East Nanjing Road
This wide concourse links the People’s Square to The Bund and wouldn’t be misplaced (save for the Chinese signs) from any Western capital city. With many designer shops and malls backing each side of the road, this is a haven for the fashion conscious and for the tourist longing for a glimpse of something more familiar. Highlights include the oldest Pharmacy in Shanghai, the first Department Store and the M&M World with its M&M’d pandas and terracotta warriors defending The Great Wall of M&Ms – definitely worth a visit if you’re passing.
Top Tip: This road is fairly long but flat throughout and can be traversed at a relatively steady pace as you mingle amongst the crowds. For those who find walking difficult (or are feeling particularly lazy!), there are a number of road trains driving slowly back and forth along the pedestrianised zone. We didn’t use so have no idea of cost but there are many companies to choose from – you may just have to battle the Chinese users for a seat though!
The French Concession
If a further reminder of Shanghai’s European heritage were needed, look no further than the French Concession for suitable stimulus. Located South-West of People’s Square, this area boasts many of the European Consulates and a range of chic restaurants and shops that would not be out of place in a suburban European Capital. By day and by night, this area remains busy with Western and Chinese visitors alike and yet the crowds are sufficiently thin so that the crowding that defines the centre of so many of China’s great cities is not an issue.
If you’re looking to relax and pass the time with good food and drink, then Ferguson Lane boasts a number of upmarket restaurants and bars around a small, side-street cafe where, if you spend long enough day-dreaming, it is possible to forget you’re in China. The meals and drinks here are distinctly Western, with rice rarely on the menu and cutlery rather than chopsticks are the tools of consumption.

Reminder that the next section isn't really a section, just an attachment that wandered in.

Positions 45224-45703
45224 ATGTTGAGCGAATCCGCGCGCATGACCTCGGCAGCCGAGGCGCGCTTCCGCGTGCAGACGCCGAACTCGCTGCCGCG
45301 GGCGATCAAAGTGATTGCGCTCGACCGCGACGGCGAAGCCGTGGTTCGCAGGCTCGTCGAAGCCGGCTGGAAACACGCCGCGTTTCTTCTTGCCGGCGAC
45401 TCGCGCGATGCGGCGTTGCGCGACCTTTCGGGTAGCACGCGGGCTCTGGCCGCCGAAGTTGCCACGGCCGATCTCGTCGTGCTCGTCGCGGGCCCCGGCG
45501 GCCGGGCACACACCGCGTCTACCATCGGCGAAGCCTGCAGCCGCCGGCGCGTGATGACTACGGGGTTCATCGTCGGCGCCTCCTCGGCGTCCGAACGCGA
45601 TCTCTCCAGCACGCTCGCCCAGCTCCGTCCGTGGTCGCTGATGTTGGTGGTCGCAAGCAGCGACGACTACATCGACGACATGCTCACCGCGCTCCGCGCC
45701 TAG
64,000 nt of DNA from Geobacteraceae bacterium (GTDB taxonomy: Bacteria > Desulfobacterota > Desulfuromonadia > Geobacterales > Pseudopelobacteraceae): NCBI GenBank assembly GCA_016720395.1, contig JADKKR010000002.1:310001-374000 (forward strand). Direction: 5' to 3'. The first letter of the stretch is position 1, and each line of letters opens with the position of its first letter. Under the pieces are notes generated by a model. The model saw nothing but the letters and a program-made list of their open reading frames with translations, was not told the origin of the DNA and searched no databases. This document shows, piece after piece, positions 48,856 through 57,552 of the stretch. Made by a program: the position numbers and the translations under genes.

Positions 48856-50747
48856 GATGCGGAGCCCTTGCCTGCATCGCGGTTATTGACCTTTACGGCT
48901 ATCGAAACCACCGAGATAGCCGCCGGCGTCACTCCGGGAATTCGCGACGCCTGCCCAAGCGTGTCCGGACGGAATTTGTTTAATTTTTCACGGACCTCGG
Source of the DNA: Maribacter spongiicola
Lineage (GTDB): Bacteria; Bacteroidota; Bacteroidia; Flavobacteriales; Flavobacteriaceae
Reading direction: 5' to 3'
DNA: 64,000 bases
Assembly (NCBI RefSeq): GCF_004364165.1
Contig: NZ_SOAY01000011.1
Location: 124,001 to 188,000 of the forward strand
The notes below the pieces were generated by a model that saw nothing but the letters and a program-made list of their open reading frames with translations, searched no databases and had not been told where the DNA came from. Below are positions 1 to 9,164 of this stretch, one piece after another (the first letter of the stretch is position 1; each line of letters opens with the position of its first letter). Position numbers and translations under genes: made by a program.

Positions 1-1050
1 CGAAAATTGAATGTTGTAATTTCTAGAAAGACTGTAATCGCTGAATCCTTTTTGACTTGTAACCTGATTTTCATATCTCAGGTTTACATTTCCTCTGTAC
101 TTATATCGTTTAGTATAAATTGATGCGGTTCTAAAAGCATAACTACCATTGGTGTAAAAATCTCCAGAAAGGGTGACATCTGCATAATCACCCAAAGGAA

If you prefer some of the more traditional Western-style eateries, then Dongping Road a little further East is the place to go. Situated around a square on this quiet road, we found a Dominos’ pizzeria (restaurant, not just takeaway), Greek, Thai, Italian, French and German just to name a few.
Shanghai Propaganda Poster Art Centre
The location of the Shanghai Propaganda Poster Art Centre (SPPAC) is as nondescript as its name but both fail to prepare you for this hidden gem and the insight it provides into the development of modern China. Located in the basement of a tower-block on a typical Shanghai development on an unremarkable road, this private museum represents the effort of a single individual to preserve for future generations a record of the methods by which communism drove the development of China in its earliest years of power.
With dozens of posters from across the years, SPPAC walks you through the changing landscape of China as the policies and politics of the day changed.
Given that I’d never seen a Giant Panda and I am living in the home of them, we opted to take the opportunity to go and see the ones closest to us. A visit to Shanghai Zoo cost us ¥40 each and was well worth the expenditure as we spent a whole day exploring and seeing the range of animals kept there.
Now, I know there are a number of people who would argue that the method by which the animals were kept isn’t proper as the enclosures are smaller and less enhanced than those we’re used to in the West. However, I would propose that there is no significant difference between what we saw and the zoos I would have visited as a younger child some 20 years ago. Whilst progress is slow, there is evidence of the ongoing improvements to the facilities there and we saw little if any situations where the enclosures were over-cramped or devoid of any stimulus.
During our day there, we saw a wide range of animals including monkey and apes, elephants and rhinos, pandas, zebras and giraffes, lions and tigers alongside a multitude of birds and other small animals. The collection would not have been out of place at any of the large-scale zoos present in major cities around the world.
We went on a cooler, quieter Monday and this was reflected by the small number of people in attendance there. That said, we were never alone for very long and the main attractions like the Giant Panda were still busy as Chinese tourists flocked to view their national icon.
Some other photos that show what Shanghai was like during our visit:
Our three-day exploration of Shanghai was nowhere near enough to truly explore this city. With our very reasonable rail fares and relatively close proximity, this is somewhere we’ve already booked to return to – check out our blog for updates as we explore further!